Youth-Inclusive Rural Finance (YIRF)
Millions of Tanzanian young people living in rural areas, in particular young women, are affected by vulnerable employment. Building on successful Swiss experience in youth employment, this initiative aims at increasing gainful self-employment through enhanced financial inclusion. It will support the design, market entrance and upscaling of innovative digital financial products and services tailored to rural youth, including female youth. In order to ensure scale and sustainability, a partnership with the private sector will be developed.
Employment & economic development
Agriculture & food security
Agricultural financial services
Business support & economic inclusion
- Access to and uptake of financial products: Rural youth, in particular women, have an improved access and use financial services, as a result of financial service providers developing and offering relevant and affordable products.
- Advocacy and policy dialogue for youth inclusive financial systems: Favorable policy solutions based on regional cross learning enhance the financial inclusion environment, enabling stakeholders to better address the financial needs of rural youth.
Over the last decade, financial inclusion increased from 16% to 65% of the adult population in Tanzania, partly due to the impressive uptake of mobile financial services. Still, a substantial part of the population is financially excluded. Youth are over-represented in the financially excluded population: 34% of them access neither formal nor informal financial services. These youth are predominantly economically active in agriculture. Among youth, young rural women are overrepresented in the financially excluded population segment whilst bearing heavy responsibilities as breadwinners and caretakers for young children. This is due to a lack of available formal financial products that low-income rural youth consider accessible, relevant and intuitive. Being financially excluded means a lack of financial resources to invest and upgrade economic activities, hence the capacity to move out of vulnerable employment, which affects a huge share of Tanzanian youth, in particular young women and youth living in rural areas. At the policy level, the environment is conducive, strategic documents have been formulated in the domain and various financial inclusion initiatives launched.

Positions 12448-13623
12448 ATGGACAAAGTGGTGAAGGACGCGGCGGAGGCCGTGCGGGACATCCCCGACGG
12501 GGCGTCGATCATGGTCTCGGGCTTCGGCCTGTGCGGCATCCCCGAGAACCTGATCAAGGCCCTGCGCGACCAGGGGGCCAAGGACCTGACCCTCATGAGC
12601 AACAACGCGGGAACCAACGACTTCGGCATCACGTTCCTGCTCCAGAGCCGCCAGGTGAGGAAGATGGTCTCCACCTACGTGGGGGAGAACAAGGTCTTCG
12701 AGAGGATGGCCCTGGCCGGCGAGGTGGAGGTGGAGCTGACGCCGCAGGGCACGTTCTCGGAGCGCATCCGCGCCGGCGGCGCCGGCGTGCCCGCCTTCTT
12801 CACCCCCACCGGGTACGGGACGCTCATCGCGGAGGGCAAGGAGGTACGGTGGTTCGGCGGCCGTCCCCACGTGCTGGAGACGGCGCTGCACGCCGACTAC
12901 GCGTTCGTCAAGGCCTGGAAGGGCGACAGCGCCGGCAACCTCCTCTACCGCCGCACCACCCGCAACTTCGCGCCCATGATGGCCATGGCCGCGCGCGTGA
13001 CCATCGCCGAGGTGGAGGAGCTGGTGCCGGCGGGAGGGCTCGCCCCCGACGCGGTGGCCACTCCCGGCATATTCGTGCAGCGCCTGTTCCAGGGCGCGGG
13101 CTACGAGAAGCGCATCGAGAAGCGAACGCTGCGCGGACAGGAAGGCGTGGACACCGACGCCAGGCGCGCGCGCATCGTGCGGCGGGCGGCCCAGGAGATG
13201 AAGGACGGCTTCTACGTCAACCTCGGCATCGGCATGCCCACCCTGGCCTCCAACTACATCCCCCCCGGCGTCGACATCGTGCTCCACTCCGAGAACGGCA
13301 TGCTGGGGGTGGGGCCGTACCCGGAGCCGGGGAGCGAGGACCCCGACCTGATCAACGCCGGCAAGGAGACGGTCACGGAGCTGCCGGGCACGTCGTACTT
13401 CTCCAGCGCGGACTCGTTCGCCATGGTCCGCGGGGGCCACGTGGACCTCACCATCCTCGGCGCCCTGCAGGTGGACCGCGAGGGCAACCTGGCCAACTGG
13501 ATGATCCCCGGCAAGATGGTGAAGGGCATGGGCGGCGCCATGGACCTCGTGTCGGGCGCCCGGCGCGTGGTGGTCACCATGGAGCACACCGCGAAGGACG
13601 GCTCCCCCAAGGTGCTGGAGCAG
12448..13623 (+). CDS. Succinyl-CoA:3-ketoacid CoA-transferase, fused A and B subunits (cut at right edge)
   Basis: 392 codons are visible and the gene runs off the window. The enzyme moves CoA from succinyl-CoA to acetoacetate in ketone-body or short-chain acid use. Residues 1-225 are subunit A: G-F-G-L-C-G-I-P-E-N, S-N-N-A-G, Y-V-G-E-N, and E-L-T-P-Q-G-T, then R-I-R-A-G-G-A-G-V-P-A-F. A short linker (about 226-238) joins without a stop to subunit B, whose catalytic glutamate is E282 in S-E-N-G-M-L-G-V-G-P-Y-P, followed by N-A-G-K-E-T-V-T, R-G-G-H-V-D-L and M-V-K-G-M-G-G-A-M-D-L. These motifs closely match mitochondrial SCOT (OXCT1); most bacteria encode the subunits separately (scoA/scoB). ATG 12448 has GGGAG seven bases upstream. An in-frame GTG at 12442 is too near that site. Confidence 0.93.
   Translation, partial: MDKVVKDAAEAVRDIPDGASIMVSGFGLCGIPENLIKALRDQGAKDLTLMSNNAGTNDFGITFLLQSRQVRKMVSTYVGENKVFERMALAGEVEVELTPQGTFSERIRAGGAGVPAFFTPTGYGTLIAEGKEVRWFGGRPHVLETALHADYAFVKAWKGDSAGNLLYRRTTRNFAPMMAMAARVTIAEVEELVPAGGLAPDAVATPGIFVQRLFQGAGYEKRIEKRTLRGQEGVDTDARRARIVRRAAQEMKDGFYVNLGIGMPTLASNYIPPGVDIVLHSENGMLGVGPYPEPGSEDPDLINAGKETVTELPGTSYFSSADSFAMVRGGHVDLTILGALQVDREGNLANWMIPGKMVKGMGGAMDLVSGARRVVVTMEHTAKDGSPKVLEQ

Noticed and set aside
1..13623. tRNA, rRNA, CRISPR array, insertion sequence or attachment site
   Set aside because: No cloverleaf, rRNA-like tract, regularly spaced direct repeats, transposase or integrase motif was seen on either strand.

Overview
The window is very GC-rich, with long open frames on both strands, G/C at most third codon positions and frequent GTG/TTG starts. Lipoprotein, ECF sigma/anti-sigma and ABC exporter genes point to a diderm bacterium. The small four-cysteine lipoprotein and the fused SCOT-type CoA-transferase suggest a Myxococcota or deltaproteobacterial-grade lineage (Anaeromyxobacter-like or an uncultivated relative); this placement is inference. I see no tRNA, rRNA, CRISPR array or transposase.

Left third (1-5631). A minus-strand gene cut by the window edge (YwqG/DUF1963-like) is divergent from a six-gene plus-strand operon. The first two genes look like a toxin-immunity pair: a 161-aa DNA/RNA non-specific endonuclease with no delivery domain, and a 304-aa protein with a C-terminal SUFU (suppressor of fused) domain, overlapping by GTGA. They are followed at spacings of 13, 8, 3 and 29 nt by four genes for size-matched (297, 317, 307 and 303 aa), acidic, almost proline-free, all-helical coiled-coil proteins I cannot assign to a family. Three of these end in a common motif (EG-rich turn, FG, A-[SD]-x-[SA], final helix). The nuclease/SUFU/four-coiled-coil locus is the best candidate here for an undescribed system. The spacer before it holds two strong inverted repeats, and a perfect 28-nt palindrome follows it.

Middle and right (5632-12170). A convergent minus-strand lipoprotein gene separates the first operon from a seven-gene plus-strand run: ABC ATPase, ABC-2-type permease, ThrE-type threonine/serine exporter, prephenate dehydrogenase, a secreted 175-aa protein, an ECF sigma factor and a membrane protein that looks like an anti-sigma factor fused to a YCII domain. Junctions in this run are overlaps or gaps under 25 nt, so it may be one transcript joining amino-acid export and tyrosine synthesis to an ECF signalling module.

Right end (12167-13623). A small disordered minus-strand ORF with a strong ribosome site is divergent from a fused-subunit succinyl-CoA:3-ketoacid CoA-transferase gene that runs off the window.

The proposed program complements current SDC-supported initiatives related to youth employment, which have a focus on Vocational Skills Development. Its overall goal is to increase gainful self-employment of rural youth, through a contribution to increased financial inclusion. The proposed outcomes are:
This program aims at reaching scalable and sustainable solutions in partnership with a formal financial service provider and other key stakeholders that drive the financial inclusion agenda. It will contribute to the design and the implementation of tailored financial products and services for and with rural youth. Informal financial services exist in Tanzania but have limitations in terms of providing the means youth need to scale up their economic activities; therefore, youth need to be linked with the formal system. We envision the design of a low-cost financial technology solution that bundles a number of services, including saving, micro-credit and an attractive financial literacy program. A specific focus will be on removing barriers and enabling young women to access and better manage their money to invest it in business opportunities or education.
This program consists of two phases. In Phase l, the aim is to support existing financial inclusion stakeholders to develop and test a targeted financial product with rural youth and to advocate for its integration within national financial policies. In Phase ll, the program will focus on policy dialogue for conducive youth inclusive financial systems.
|Directorate/federal office responsible||
|Budget||Current phase Swiss budget CHF 8'000'000 Swiss disbursement to date CHF 0|